A distinction must also be made between the various tax terms, which can sometimes cause confusion. In principle, there is only one tax that is applied to profits from shares - the withholding tax. In some cases, however, this is also referred to as capital gains tax. It is merely a description of the tax that is levied on profits from capital income. This is always the final withholding tax. The term withholding tax is also mentioned in part in this context. However, this only indicates the type of withholding tax that is collected. If this is paid directly by the broker to the respective tax office, we are talking about withholding tax. In addition, the term speculation tax is also used by some institutions. Here, too, it is merely a synonym for the final withholding tax.

What are the advantages and disadvantages of the final withholding tax?

The final withholding tax has its advantages and disadvantages. On the one hand, this ensures a uniform tax rate. This is of course advantageous if there are particularly high profits, since the tax rate cannot increase here, for example. In addition, the withholding tax is advantageous for customers of brokers, who collect it automatically. This means that there is no expense in terms of taxation - this is automatically taken over and the customers do not have to worry about it any further. The final withholding tax is also provided with regulations, some of which can have advantages: Among other things, losses can be offset. Since there is a tax exemption, this can be achieved through the losses and thus the tax burden can be reduced or avoided. With the tax-free allowance, the final withholding tax can also convince, as it can be of particular importance for small investors who only trade small sums of money.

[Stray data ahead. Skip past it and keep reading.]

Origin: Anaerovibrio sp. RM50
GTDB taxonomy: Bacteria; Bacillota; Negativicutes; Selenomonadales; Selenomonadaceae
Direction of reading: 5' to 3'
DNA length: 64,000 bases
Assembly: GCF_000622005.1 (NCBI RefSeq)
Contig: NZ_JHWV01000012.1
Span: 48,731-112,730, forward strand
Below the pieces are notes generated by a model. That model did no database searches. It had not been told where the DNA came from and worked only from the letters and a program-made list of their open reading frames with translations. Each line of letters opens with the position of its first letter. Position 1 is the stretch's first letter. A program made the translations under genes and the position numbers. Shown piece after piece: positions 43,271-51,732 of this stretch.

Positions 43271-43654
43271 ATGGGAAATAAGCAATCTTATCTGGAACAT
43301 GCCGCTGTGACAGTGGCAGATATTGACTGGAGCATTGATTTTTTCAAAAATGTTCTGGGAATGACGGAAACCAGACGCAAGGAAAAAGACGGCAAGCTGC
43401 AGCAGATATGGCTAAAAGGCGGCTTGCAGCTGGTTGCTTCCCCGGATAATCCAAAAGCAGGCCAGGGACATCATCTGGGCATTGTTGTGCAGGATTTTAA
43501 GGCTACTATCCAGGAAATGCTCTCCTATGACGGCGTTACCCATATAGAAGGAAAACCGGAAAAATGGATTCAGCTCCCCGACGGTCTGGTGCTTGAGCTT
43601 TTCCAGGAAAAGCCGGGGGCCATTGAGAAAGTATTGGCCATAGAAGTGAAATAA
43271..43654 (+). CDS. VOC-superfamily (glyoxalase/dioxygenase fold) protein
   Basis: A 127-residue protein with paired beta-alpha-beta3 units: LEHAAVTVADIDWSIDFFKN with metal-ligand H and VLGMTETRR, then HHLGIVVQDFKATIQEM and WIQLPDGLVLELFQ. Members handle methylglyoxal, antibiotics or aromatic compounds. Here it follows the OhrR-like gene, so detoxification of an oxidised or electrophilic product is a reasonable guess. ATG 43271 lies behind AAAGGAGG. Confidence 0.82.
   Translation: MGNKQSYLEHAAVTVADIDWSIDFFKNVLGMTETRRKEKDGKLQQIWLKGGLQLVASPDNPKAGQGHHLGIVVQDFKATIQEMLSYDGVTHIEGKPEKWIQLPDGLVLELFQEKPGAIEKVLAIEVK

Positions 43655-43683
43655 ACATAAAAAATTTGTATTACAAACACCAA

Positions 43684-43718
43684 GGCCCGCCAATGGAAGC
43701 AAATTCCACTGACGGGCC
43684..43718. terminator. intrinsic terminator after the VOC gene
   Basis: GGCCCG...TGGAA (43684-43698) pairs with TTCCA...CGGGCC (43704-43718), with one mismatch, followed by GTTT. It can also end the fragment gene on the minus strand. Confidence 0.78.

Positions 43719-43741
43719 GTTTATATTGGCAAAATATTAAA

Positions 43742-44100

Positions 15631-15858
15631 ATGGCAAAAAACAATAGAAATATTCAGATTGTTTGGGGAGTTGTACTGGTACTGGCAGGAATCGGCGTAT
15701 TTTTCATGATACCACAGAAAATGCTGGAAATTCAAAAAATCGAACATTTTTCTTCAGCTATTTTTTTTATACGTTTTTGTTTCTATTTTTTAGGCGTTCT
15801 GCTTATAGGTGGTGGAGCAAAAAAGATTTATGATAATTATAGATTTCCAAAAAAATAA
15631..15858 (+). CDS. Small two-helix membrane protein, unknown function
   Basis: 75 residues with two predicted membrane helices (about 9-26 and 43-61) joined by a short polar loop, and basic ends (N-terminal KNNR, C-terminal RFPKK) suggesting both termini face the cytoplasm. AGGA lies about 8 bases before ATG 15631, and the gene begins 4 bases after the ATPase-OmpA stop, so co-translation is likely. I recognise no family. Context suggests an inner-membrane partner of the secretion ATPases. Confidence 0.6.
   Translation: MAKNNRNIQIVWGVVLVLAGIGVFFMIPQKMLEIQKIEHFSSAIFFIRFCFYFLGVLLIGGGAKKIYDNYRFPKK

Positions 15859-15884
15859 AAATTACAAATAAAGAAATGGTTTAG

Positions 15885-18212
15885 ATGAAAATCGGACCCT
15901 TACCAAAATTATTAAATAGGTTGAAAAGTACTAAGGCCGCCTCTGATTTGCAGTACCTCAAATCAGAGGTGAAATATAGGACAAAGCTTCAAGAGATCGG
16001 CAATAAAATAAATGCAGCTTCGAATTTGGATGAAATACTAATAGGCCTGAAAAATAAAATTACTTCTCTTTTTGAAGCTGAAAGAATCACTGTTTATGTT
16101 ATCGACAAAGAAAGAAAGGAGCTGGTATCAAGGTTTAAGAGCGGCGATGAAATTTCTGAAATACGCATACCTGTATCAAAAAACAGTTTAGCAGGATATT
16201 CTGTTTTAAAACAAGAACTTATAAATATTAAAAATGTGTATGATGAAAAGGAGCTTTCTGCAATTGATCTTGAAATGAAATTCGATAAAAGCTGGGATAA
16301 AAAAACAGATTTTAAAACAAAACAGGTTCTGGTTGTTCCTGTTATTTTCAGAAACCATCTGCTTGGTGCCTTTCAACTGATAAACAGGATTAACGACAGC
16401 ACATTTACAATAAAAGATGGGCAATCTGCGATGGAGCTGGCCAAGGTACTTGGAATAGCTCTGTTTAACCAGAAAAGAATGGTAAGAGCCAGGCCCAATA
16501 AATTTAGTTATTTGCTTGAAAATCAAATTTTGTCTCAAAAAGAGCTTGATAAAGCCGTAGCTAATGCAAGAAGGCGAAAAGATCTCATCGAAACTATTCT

Of course, there are also disadvantages due to the final withholding tax: The tax amount is uniform, but if a profit is achieved that is only slightly above the tax-free amount, the full tax rate applies immediately. This can lead to painful tax charges. In addition, investors who owned their shares for more than 12 months prior to 2009 did not have to pay any taxes when selling the securities. Since the introduction of the final withholding tax, however, profits from long-term share transactions must also be taxed. This of course represents a financial disadvantage, which unfortunately cannot be avoided.

The tax allowance and its importance in relation to the taxation of profits

The final withholding tax for profits from investment income provides for an exemption of € 801 for individuals. For married couples, this amount is again € 1,602. The tax exemption is always valid annually. Anyone who sells shares and makes profits of less than € 801 does not have to pay taxes on them. The full winnings can therefore be paid out. The same applies to married couples up to € 1,602. But one of the biggest faux pas is already emerging here. As soon as profits of more than € 801 annually are generated through shares or securities, these must be taxed. This can be painful if the winnings are as low as € 900, for example. If you want to sell securities, you should therefore always think twice when it comes to smaller amounts.

How you can benefit from a cheaper test

The cheaper check is the check of the profits from securities in connection with the regular annual income. The cheaper check is carried out by the tax office and may be worthwhile for people whose personal tax rate is below the tax rate from the withholding tax. This is definitely the case for people who earn less than € 16,000 annually and who have profits from shares of less than € 50,000 annually. If this is the case, the KAP annex must be completed when completing the tax return. The tax office then checks how many taxes have been paid too much and reimburses them. If you are not sure whether the cheaper test can be worthwhile, you can still fill it out or tick it. In any case, there is a chance of benefiting from the taxes.